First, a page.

policemen reading people's phones


‘This is unbelievable’: Russian police allegedly check citizens’ phones in viral TikTok

An apparent crackdown is taking place.


Mikael Thalen


A viral TikTok video that reportedly shows Russian police searching through the phones of citizens in Moscow is causing widespread concern online.

The video, which has been viewed more than 2.4 million times since being posted on Sunday, appears to show two young men being confronted by police in the Russian capital city.


More than 5,000 comments were left on the post, where users argued over the severity of the situation.

Countless users compared the incident to something someone would expect to see out of North Korea, while others argued that not enough context existed to provide a proper analysis.

“This is North Korea right?” one user wrote.

“No context,” another added. “It could be for many reasons.”

The video went viral on Reddit as well where it received more than 2,700 upvotes in the popular r/PublicFreakout subreddit.

“Just a little bit totalitarian,” one user quipped.

Unsurprisingly, the video was also widely shared across Facebook, Twitter, and other major social media platforms as well.

But is the video legit? The video was first shared to Telegram on Sunday by reporter Anya Vasileva, who claims that the encounter took place outside of a popular Russian toy store in Moscow’s Lubyanka Square.

In a statement translated into English, Vasileva stated that police were stopping pedestrians and demanding to see their messages and photos. Those who refused would not be permitted to pass.

Vasileva added that she approached the police and demanded to know why they were searching phones. After checking her press credentials, the police reportedly declined to answer.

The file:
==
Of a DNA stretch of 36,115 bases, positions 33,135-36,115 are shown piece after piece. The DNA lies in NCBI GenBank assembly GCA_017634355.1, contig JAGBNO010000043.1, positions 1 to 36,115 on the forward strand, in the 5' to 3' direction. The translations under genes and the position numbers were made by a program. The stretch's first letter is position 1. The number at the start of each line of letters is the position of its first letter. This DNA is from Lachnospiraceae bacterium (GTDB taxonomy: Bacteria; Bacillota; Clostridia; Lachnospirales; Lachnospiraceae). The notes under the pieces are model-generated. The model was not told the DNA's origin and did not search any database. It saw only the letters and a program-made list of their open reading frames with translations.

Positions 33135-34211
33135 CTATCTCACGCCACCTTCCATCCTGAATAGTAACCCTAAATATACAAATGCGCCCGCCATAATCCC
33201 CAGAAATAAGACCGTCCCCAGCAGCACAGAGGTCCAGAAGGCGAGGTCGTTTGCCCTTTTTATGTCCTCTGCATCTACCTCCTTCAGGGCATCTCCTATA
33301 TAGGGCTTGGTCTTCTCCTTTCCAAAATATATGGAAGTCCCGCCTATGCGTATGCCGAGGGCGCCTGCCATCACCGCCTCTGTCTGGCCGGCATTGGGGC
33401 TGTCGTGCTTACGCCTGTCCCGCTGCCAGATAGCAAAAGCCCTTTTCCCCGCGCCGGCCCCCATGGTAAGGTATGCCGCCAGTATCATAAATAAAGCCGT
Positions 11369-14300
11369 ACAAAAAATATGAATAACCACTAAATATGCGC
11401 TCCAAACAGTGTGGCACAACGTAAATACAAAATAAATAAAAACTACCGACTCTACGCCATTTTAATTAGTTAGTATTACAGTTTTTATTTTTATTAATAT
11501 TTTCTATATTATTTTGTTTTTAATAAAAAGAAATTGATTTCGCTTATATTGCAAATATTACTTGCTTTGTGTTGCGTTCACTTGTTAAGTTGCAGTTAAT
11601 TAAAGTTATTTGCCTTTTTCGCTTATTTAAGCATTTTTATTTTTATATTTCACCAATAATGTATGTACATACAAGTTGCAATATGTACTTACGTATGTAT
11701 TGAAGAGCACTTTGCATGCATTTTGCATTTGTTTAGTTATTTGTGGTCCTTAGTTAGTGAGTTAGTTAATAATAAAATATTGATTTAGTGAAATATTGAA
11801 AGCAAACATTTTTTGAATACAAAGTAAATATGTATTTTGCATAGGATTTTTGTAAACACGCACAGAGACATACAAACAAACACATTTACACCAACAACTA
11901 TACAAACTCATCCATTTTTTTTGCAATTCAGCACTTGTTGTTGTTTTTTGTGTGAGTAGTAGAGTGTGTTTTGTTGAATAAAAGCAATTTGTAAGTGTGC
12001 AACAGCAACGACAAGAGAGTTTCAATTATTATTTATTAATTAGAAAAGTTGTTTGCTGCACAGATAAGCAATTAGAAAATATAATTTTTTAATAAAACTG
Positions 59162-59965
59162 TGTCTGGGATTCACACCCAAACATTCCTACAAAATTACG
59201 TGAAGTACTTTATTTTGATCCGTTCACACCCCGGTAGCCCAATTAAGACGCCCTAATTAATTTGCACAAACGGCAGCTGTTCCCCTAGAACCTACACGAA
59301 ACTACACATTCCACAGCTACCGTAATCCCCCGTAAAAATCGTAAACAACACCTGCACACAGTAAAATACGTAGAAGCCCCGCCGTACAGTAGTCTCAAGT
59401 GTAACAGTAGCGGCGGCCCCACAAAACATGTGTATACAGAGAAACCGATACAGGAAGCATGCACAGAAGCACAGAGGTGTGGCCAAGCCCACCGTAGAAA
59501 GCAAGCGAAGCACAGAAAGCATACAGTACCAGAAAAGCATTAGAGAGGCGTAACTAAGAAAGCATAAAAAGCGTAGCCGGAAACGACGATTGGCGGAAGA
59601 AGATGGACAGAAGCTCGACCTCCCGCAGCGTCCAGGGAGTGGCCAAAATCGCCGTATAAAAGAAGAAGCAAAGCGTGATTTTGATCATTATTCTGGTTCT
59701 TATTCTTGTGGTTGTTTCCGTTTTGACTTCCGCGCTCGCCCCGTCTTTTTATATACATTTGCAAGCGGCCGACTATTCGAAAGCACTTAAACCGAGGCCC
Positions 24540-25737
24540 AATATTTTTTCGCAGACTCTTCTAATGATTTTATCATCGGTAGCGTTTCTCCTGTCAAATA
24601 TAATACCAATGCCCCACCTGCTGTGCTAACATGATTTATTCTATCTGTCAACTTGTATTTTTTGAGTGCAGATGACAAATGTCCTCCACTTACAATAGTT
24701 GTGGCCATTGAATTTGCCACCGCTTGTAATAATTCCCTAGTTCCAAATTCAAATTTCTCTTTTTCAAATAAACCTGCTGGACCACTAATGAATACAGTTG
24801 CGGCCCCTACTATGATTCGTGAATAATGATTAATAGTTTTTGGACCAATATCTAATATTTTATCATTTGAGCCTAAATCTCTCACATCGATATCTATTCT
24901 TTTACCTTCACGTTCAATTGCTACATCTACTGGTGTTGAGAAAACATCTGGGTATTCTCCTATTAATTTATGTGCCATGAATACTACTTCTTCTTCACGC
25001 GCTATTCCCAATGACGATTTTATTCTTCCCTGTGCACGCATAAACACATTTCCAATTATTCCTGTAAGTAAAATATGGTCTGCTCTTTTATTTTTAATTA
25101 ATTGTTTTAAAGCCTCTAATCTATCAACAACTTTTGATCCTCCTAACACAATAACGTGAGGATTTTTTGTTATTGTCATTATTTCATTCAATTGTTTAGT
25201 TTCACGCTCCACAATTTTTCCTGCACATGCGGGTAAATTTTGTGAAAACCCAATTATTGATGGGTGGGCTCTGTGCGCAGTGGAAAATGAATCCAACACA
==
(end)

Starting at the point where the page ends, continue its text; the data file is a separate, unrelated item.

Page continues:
Although Vasileva argued that such actions are illegal, Russian authorities, according to Business Insider, do not need a warrant to access a citizen’s digital devices.

The apparent crackdown comes shortly after Russian President Vladimir Putin signed a new law that could send anyone accused of sharing “false information” regarding the war in Ukraine to prison for up to 15 years. Despite the growing attacks against internal protest, Russians continue to take to the streets in opposition to the war.

Read more about internet rights

ISPs won’t quit trying to derail California’s ‘gold standard’ net neutrality law
A new bill might force data brokers to delete everything they have on you
Congress barrels forward with EARN IT Act, determined to end encrypted messaging online
FCC agrees to crack down on ‘sweetheart deals’ that restrict broadband choice in apartments, condos
Sign up to receive the Daily Dot’s Internet Insider newsletter for urgent news from the frontline of online.
Share this article

*First Published:

The Daily Dot